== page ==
Apr 21 2011 9:00am

Just a Gigolo...Romance Hero?

The Shadow and the Star by Laura KinsaleDespite the plethora of courtesan romances out there, male prostitutes in romance are rare, especially in contemporary settings. There are many likely reasons for this: Readers who prefer the “Alpha” hero might dislike the idea of a man who has sex with women (or men) whom he does not choose. Other readers might be uncomfortable with other possible implications of prostitution, such as sexual abuse or disease.

In historicals, the male prostitute tends not to have chosen his profession. He might have been forced into prostitution as a child or young man. Examples include Laura Kinsale’s The Shadow and the Star, Kate Pearce’s Simply Sexual and Simply Sinful, and Judith James’s Broken Wing. Or he might, like the hero of Evangeline CollinsHer Ladyship's Companion, have been raised in a brothel and come to prostitution via that route. In Gaelen Foley’s One Night of Sin, the hero unhappily becomes a woman’s kept man because of his gambling debts; this situation is a little more common in historical romances among rakish heroes with little cash.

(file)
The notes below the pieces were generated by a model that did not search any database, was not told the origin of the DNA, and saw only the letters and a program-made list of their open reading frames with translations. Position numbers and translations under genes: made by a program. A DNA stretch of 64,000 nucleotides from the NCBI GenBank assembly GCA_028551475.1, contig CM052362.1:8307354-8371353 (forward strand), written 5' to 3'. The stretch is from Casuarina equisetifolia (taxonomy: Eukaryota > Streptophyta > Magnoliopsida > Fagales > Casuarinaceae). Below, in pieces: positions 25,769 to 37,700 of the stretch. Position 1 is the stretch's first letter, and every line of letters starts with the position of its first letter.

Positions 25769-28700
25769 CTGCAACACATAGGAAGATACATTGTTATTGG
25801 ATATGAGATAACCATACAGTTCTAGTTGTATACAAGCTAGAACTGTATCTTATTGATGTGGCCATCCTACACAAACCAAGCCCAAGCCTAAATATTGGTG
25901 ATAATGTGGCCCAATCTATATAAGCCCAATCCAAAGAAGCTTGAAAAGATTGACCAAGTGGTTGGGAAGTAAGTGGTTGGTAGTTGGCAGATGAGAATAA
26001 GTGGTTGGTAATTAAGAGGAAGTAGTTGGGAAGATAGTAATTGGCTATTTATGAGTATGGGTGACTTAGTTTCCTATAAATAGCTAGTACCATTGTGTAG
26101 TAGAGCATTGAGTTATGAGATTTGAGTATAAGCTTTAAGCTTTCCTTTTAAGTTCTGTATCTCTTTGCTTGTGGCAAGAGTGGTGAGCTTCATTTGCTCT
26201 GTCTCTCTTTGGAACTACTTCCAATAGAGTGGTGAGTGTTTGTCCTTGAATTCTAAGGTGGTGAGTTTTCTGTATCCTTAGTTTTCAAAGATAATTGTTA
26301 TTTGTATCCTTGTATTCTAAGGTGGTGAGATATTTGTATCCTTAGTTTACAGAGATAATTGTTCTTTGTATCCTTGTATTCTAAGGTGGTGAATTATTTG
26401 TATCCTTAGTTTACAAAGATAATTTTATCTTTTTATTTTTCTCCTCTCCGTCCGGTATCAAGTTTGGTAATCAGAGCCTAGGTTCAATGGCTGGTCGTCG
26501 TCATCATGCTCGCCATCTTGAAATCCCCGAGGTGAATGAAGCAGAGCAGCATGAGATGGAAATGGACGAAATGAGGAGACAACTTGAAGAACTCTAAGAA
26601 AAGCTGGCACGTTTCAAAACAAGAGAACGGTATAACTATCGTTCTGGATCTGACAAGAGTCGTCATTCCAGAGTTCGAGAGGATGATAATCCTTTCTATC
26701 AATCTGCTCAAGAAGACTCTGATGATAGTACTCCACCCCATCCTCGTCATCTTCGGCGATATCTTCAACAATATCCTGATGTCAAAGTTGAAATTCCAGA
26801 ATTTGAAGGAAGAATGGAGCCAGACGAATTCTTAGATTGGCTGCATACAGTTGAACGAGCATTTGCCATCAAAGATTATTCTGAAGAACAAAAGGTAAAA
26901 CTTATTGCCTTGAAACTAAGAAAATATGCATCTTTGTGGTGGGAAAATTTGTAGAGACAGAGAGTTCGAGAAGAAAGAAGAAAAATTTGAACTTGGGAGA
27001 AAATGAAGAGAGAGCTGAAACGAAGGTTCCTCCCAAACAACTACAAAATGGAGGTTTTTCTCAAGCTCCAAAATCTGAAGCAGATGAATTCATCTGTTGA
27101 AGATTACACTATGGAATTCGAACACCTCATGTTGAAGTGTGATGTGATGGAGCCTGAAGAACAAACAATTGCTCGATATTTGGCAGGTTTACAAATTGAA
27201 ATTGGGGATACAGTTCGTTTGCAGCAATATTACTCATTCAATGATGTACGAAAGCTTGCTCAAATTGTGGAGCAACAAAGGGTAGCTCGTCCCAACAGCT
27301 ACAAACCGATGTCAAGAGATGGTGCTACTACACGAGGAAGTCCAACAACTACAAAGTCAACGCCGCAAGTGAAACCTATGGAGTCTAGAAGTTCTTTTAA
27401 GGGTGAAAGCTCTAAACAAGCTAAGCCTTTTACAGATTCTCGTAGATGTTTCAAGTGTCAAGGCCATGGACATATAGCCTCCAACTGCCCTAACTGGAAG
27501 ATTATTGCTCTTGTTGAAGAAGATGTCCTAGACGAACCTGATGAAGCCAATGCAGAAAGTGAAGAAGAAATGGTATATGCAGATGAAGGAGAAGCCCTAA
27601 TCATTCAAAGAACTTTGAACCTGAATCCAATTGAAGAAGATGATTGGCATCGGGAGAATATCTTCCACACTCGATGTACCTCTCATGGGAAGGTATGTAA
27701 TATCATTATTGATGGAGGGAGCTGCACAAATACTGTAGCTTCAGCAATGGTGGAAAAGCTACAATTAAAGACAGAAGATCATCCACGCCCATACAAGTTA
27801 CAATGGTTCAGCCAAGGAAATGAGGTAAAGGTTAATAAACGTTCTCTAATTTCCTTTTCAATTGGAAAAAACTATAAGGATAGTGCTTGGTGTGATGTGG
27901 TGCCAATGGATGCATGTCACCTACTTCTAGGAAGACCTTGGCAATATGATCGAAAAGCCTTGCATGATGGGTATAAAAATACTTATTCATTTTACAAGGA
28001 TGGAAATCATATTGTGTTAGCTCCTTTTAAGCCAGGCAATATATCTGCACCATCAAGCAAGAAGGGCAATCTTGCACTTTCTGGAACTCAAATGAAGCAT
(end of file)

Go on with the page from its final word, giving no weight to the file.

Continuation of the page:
The Spiral Path by Mary Jo PutneyMary Jo Putney's The Spiral Path is an example of a contemporary in which the hero was forced into child prostitution, and keeping that secret becomes a major factor in the plot; however, since it’s a secret for most of the novel, it’s addressed indirectly.

The most commonly mentioned contemporaries featuring prostitute heroes are The Fifth Favor by Shelby Reed and Fallen from Grace by Laura Leone; I also took a look at a newer book, Finding Home by Lauren Baker and Bonnie Dee. Perhaps because of their unusual heroes, all three of these novels are from smaller presses (Ellora’s Cave, Five Star, and Samhain, respectively). The newest, Finding Home, pushes the most boundaries (in my opinion, at least).

In The Fifth Favor, the hero Adrian meets the heroine, Billie, when she interviews him for an article she’s writing. Billie is relatively innocent, sexually, at least in comparison to Adrian. Adrian has chosen his profession as a male escort for the money and the glamor, but is becoming disillusioned with how his job is preventing him from forming personal relationships. Constantly having to restrain his emotions is affecting his self-esteem. It’s one of the few male prostitute novels in which the hero isn’t a victim of any sort, nor does he harbor hidden secrets or deep angst.